His 2018 album 'Poco a Poco' is full of great Catholic music, brought to you by a Franciscan.
It’s been a while since we revisited Brother Isaiah’s 2018 album, Poco a Poco(Little by Little), but when we put the record on we had to let it run twice. Songs like “Struggler” and “Rising,” two tunes we’ve previously featured on Aleteia, hold up extraordinarily well, as was expected from their infectious hooks, but this time around we were most taken with songs we had all but passed over the first time around.
In particular, we were significantly touched by “Angelsong,” featured above. The lyrics are simply put: the angels bless and praise the Lord, and they help us to sing. The chorus is the height of simplicity, where Brother Isaiah sings “Glory” along with the angels. The tune reminds us that prayers do not need to be extravagant; in fact, a simple “Glory” is usually enough, because prayer is about intention.
Brother Isaiah found a perfect way to exhibit humble yet devout intention throughout his song by singing in falsetto, a style of singing that utilizes the upper register without reaching the full volume of one’s voice. The result is a very small sounding voice, singing an explanation of the greatness of God and his angels.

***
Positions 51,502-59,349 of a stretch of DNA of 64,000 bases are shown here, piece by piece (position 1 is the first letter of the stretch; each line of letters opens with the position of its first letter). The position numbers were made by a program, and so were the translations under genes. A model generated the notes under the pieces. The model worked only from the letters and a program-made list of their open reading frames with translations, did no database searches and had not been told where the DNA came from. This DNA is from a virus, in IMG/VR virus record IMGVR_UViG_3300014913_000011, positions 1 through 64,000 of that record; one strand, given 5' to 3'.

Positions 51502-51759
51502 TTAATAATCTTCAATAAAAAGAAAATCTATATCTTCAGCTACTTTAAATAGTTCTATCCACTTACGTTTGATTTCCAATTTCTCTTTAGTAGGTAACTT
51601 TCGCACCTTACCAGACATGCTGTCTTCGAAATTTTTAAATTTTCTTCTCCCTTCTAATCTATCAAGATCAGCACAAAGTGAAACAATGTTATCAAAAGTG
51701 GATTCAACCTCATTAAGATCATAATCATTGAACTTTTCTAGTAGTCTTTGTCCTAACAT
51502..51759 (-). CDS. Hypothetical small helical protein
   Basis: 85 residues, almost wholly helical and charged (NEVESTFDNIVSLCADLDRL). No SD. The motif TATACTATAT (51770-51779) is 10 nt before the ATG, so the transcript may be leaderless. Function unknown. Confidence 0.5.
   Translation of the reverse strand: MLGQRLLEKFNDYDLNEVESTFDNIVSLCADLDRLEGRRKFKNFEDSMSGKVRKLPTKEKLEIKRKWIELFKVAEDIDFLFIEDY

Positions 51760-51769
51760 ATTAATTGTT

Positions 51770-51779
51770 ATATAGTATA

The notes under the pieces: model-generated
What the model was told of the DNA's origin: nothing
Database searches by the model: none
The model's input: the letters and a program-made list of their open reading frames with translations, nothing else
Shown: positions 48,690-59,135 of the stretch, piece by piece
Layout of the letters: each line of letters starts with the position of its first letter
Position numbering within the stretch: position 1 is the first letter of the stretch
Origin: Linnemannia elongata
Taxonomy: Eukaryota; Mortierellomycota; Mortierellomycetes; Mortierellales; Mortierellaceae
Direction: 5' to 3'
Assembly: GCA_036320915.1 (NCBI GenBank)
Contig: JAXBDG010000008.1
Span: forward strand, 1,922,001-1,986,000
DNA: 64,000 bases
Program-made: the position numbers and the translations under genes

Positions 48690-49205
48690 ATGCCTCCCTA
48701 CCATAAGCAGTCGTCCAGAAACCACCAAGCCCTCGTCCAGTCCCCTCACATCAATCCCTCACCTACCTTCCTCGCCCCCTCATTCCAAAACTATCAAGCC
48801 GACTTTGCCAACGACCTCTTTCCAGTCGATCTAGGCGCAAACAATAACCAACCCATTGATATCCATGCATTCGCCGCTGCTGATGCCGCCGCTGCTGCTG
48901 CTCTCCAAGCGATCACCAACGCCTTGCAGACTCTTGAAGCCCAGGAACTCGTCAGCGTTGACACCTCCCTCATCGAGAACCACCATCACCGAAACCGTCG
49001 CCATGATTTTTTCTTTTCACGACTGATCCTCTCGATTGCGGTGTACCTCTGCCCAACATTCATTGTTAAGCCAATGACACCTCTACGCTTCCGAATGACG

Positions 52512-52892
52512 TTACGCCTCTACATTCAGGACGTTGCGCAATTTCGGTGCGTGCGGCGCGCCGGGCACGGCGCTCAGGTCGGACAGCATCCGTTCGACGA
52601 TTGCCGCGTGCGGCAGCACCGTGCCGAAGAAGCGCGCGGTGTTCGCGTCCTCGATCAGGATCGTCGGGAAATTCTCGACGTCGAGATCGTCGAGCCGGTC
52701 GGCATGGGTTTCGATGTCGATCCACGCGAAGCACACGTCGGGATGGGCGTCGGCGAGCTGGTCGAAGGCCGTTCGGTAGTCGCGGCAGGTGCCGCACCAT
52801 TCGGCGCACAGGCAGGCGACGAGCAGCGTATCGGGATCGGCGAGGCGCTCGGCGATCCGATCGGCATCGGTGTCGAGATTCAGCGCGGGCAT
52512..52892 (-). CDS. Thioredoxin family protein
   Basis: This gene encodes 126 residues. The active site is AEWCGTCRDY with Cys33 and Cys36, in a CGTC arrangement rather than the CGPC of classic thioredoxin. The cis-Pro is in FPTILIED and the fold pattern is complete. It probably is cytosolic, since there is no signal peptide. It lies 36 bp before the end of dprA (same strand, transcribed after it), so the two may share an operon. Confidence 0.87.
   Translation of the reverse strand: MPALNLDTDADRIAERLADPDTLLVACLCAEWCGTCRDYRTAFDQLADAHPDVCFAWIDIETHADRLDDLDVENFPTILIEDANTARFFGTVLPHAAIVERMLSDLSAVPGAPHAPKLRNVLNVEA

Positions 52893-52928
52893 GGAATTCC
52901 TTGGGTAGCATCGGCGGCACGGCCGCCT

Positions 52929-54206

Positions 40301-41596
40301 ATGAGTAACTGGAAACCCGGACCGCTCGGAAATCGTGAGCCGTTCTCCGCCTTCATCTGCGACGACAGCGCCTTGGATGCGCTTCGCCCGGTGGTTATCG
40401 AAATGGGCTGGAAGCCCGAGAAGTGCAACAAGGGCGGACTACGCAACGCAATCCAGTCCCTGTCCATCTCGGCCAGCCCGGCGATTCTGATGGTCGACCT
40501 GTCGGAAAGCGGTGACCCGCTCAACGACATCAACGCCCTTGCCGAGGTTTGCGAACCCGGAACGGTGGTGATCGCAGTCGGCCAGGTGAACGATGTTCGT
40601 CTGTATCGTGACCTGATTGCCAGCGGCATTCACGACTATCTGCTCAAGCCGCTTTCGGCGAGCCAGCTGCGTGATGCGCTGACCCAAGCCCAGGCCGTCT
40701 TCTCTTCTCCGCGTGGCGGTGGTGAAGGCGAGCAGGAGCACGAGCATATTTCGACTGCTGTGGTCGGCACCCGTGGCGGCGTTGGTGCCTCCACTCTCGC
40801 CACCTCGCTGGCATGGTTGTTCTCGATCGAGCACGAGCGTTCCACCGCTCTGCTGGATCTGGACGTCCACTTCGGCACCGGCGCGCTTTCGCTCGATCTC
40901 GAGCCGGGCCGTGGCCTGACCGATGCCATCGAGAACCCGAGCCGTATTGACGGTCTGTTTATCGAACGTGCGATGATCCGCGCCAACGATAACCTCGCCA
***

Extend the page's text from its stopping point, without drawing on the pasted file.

This smallness of voice becomes all the more potent when he mentions that “The angels help [him] sing,” which gives the impression that his modest voice might be carried to new heights by the grandiose voices of God’s messengers. The song maintains this gentle timbre throughout and the only thing we could suggest that it lacks is the choir of angels itself. Perhaps in a later recording Brother Isaiah could revisit the tune and invite a “heavenly” sounding choir to sing the “Glory”s of the last chorus.
The song lasts only about three-and-a-half minutes, with few lyrics, but there’s so much going on in “Angelsong.” Brother Isaiah utilizes every aspect of his music to fill with it deeply introspective symbolism and themes, which are present on all the tracks of Poco a Poco.
Another track that caught us by surprise this time around was “Come Follow Me,” a song that references Jesus’ call to the disciples to leave their lives behind and follow Christ. The lyrics weave between the scriptures and how they could relate to the faithful of today. The music is much livelier than “Angelsong,” with some very trendy lyrical rhythms and a driving laid-back accompaniment that calls to mind a sunny day.
The whole Poco a Poco album is worth a listen for any Catholic. Listeners should be warned that quite a few of Brother Isaiah’s melodies will get stuck in your head for days at a time. Hear the whole album here.